Your daily or weekly newsletter may be set up as a list of links right now, but many inbox competitors these days have grown much chattier and voice-driven. Should you follow suit?
In recent years, email newsletters have gone from purely professional platforms to a preferred medium for amateurs or solo entrepreneurs to attract readers to niches as diverse as Chinese politics and dust. (Literally, I’ve read newsletters about dust.)
I think the rise of these kinds of newsletters is largely a good thing for people who like reading, but their evolution creates questions about whether association newsletters need to adapt.
This is not a totally new phenomenon, and it’s seen some interest in associations already—five years ago this month, I featured an experimental effort by association consultant Jeff De Cagna to create a curated newsletter. But in those five years, a lot has happened to change the media landscape, turning the concept from emerging to mainstay.
In particular, services such as Substack, Revue, and the content management platform Ghost have emerged to give tiny niche newsletters a subscription-based business model. Substack has become something of a phenomenon in the writing community: Some of its largest paid newsletters make enough to be full-time businesses for their creators. And there have been some major newsletter-only success stories, including theSkimm, Morning Brew, and The Hustle, that borrow more from the more personal editorial newsletters than they do from the lists of links. (Newsletters are not immune to the economic tides, however—theSkimm recently announced layoffs.)
The result is that there are a lot more voices out there clamoring for a share of your 10-minute morning email scroll. And honestly, this could create problems for more spartan approaches down the line.
Many associations have likely invested a lot in tactics that get people to click links. It makes the results easy to track. But given the shift in the market toward chattier editorial newsletters, it’s worth questioning whether that remains the right long-term approach.
For newsletters by more traditional organizations and brands, the secret to standing out given the added email competition may be to embrace some more voice-friendly strategies. A few ideas:
Give primary ownership of the newsletter to one person. For years, DC has been getting some of its hottest news from Mike Allen, the former Politico and current Axios reporter whose pitter-patter of reporting has come to define the way that many political types consume information in Washington. His style of newsletter-writing—and you can tell it’s him, right off the bat—is a model that associations might draw inspiration from, because many readers know it well. Other organizations, such as the nonprofit Poynter Institute, have followed suit with this strategy, making the voice the big star—in Poynter’s case, by handing its primary newsletter, The Poynter Report, to its senior editor, Tom Jones. (In many ways, it’s an extension of Poynter’s legacy on this front, as the longtime home of front-facing media blogger Jim Romenesko.)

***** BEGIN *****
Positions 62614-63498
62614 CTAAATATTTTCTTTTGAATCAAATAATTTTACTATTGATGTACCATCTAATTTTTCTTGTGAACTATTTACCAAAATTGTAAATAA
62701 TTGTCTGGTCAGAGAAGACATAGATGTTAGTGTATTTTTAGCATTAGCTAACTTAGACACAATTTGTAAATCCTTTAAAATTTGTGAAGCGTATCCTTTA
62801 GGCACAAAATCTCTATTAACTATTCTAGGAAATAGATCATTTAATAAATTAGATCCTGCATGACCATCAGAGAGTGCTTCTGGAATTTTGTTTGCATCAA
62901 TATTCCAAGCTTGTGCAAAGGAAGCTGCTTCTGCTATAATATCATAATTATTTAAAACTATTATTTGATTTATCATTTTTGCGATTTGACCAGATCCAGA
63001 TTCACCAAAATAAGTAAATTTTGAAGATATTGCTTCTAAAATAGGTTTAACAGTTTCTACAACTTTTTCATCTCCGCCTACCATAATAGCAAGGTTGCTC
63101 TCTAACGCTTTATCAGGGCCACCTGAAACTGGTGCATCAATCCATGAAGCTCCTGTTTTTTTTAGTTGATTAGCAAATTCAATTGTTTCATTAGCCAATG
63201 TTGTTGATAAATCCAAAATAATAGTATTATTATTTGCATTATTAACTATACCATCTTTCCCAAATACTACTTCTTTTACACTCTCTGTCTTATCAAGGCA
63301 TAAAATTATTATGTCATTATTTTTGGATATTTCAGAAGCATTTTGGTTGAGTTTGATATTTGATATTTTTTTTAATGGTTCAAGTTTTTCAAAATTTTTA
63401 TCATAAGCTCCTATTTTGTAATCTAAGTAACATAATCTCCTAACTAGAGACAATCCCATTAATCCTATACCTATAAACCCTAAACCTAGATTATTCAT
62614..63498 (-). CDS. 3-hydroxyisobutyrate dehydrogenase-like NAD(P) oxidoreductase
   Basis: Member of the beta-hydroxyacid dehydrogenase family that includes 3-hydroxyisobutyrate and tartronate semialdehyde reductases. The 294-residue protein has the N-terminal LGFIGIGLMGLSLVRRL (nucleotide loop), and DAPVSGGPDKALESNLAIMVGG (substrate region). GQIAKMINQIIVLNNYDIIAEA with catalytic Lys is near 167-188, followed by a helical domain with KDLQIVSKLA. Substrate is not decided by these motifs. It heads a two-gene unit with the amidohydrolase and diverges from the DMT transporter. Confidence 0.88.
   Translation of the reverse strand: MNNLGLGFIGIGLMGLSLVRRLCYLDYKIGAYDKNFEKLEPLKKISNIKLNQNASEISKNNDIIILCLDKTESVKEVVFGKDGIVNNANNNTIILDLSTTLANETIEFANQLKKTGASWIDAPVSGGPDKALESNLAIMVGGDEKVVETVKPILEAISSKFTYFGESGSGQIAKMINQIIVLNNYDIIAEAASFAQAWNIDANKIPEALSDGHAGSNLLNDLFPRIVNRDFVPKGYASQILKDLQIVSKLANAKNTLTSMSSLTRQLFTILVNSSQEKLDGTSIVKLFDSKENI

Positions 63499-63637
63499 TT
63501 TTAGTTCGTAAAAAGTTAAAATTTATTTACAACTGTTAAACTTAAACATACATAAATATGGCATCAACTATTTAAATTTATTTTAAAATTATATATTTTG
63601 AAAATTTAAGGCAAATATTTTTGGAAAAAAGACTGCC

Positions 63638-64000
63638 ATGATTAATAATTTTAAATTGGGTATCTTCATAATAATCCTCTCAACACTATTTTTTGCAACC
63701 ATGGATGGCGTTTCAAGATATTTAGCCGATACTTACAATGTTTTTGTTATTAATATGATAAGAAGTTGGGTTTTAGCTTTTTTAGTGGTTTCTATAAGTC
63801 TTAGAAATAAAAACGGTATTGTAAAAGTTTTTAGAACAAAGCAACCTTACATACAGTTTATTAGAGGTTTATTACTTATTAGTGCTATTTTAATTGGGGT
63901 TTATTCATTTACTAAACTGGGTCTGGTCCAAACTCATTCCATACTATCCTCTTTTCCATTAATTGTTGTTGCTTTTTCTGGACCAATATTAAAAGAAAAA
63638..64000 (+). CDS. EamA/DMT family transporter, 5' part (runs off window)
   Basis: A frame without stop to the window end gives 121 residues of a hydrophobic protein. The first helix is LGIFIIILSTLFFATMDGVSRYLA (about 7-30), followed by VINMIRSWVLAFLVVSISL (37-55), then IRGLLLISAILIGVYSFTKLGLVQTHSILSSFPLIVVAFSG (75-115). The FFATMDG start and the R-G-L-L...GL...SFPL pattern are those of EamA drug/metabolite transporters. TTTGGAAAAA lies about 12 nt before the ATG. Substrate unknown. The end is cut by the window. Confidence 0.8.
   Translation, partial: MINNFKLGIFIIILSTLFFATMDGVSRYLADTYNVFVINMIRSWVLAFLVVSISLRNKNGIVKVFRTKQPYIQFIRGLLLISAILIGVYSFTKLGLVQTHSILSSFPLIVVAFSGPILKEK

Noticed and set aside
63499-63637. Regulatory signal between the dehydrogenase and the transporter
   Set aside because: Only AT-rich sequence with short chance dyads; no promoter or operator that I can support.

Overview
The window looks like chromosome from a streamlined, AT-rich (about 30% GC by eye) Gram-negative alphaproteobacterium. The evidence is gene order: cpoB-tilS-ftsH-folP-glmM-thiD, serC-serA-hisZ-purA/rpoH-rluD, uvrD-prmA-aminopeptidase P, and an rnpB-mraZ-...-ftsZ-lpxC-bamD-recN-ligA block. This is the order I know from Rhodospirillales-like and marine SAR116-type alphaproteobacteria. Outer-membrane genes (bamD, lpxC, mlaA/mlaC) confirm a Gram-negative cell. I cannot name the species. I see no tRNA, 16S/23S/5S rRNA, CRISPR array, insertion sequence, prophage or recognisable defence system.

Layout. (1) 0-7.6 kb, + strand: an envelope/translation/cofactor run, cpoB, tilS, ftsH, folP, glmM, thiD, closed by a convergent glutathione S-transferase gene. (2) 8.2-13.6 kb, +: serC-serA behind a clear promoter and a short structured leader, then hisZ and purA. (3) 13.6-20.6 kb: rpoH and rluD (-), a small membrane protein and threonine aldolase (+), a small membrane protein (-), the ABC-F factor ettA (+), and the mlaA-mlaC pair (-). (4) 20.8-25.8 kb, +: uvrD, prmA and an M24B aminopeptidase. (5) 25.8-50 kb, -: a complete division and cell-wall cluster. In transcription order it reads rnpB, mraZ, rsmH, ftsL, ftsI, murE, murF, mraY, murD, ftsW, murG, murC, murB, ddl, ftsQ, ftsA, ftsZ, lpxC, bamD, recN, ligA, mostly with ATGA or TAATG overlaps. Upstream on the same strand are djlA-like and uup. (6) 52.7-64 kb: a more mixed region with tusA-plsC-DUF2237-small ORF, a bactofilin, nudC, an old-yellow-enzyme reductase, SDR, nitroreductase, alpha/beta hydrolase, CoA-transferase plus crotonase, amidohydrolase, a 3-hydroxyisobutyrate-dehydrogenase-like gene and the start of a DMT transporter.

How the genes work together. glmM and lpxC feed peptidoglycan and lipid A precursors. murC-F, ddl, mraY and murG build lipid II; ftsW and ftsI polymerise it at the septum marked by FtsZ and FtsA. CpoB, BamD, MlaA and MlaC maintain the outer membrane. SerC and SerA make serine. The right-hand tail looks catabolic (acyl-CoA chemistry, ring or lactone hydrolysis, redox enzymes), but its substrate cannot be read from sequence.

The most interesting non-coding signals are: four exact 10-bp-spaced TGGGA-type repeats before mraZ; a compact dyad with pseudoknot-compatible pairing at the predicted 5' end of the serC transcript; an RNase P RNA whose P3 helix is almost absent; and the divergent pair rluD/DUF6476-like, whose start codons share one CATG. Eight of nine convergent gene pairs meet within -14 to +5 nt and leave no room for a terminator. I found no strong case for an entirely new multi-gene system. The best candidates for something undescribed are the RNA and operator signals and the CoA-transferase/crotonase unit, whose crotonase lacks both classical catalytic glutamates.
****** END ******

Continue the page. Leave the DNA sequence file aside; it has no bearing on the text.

Work on your voice-to-information ratio. In a blog post for the email newsletter provider Revue, writer Liza Jansen of the popular Dutch platform Newspresso [Dutch language] says that quippy comments shouldn’t come at the cost of brevity and information delivery. “Paragraphs in a newsletter, however, need to serve the reader by coming straight to the point,” she explains. “That’s because newsletters are not (yet) regarded as a go-to platform for long-form article reading, but rather for the consumption of news and facts in between work and to-dos.” Of course, some of that is also context—if you have convinced your readers to stick around for something long, they’ll stay with you.
Make sure the voice matches the content. These days, we’re dealing with a lot of heavy stuff in the news cycle—including COVID-19, stories of police brutality, and wide-scale protests—and it can often prove challenging to find the right tone to cover this information, especially if it’s not necessarily your focus. In a recent post about the COVID-19 crisis, Kelsey Bernius of SendGrid suggests taking a balanced approach. “Now would be a good time to adjust the tone and focus on the facts and developments within your control,” she writes. “But don’t over-correct so much and write in such a solemn or dire tone that you increase the recipient’s stress.”
Person or Institution?
One question I think will come up with an approach like this is whether the organization needs to take the lead or if an individual voice (an influencer, of sorts) is best for pushing the right tone forward.
This is ultimately a question that your organization will have to answer for itself, potentially with the help of an outside party. My advice, though, would be to consider how your audience reacts to messaging driven by authenticity. If they take that style of messaging seriously—and some sectors do more than others—that should be a factor in what you end up doing.
But a lot of newsletters have moved beyond being just a list of links—and they’ve found success by shifting from that model. Perhaps yours should, too.